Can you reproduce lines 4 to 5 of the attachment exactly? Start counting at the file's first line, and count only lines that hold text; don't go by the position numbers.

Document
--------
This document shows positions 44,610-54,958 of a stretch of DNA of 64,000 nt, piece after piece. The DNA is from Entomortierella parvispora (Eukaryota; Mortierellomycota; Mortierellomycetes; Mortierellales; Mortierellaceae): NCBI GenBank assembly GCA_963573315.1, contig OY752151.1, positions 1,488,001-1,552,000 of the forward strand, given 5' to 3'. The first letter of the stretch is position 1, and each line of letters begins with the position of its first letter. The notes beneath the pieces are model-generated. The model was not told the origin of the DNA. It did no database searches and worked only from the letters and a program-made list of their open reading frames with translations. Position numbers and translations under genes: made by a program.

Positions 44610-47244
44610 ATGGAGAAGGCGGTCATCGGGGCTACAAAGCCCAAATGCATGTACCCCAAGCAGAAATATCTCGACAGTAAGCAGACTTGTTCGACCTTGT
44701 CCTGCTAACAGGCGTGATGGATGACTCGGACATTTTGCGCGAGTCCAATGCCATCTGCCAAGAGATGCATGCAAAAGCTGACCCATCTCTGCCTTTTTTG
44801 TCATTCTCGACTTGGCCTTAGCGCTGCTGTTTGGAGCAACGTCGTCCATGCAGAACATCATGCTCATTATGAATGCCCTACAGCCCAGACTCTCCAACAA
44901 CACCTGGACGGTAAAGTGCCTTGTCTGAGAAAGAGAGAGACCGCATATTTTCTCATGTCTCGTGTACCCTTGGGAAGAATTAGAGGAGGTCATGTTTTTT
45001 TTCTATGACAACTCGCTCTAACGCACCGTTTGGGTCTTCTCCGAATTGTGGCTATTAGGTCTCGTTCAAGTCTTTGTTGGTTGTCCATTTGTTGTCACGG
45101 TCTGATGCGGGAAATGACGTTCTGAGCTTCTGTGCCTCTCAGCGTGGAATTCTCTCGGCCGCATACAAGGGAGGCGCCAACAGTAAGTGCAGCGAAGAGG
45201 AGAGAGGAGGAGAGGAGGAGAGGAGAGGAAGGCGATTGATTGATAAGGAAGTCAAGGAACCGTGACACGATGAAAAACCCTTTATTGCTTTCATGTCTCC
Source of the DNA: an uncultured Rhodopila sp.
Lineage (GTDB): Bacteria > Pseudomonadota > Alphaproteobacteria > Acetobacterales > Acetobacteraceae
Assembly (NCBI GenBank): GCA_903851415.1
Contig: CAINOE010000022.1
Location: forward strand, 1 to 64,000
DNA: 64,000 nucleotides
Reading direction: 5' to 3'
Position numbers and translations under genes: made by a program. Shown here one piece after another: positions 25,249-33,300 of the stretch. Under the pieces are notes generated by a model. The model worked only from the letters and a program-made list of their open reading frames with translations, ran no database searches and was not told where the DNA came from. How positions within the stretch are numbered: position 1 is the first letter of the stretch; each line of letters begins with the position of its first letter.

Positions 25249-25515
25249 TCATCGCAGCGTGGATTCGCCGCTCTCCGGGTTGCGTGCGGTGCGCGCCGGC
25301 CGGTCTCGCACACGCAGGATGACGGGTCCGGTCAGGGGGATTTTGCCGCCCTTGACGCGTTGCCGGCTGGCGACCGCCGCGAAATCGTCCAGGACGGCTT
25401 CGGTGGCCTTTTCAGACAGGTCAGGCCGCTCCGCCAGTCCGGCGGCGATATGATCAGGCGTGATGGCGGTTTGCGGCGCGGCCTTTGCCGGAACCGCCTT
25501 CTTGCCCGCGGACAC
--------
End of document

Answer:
44701 CCTGCTAACAGGCGTGATGGATGACTCGGACATTTTGCGCGAGTCCAATGCCATCTGCCAAGAGATGCATGCAAAAGCTGACCCATCTCTGCCTTTTTTG
44801 TCATTCTCGACTTGGCCTTAGCGCTGCTGTTTGGAGCAACGTCGTCCATGCAGAACATCATGCTCATTATGAATGCCCTACAGCCCAGACTCTCCAACAA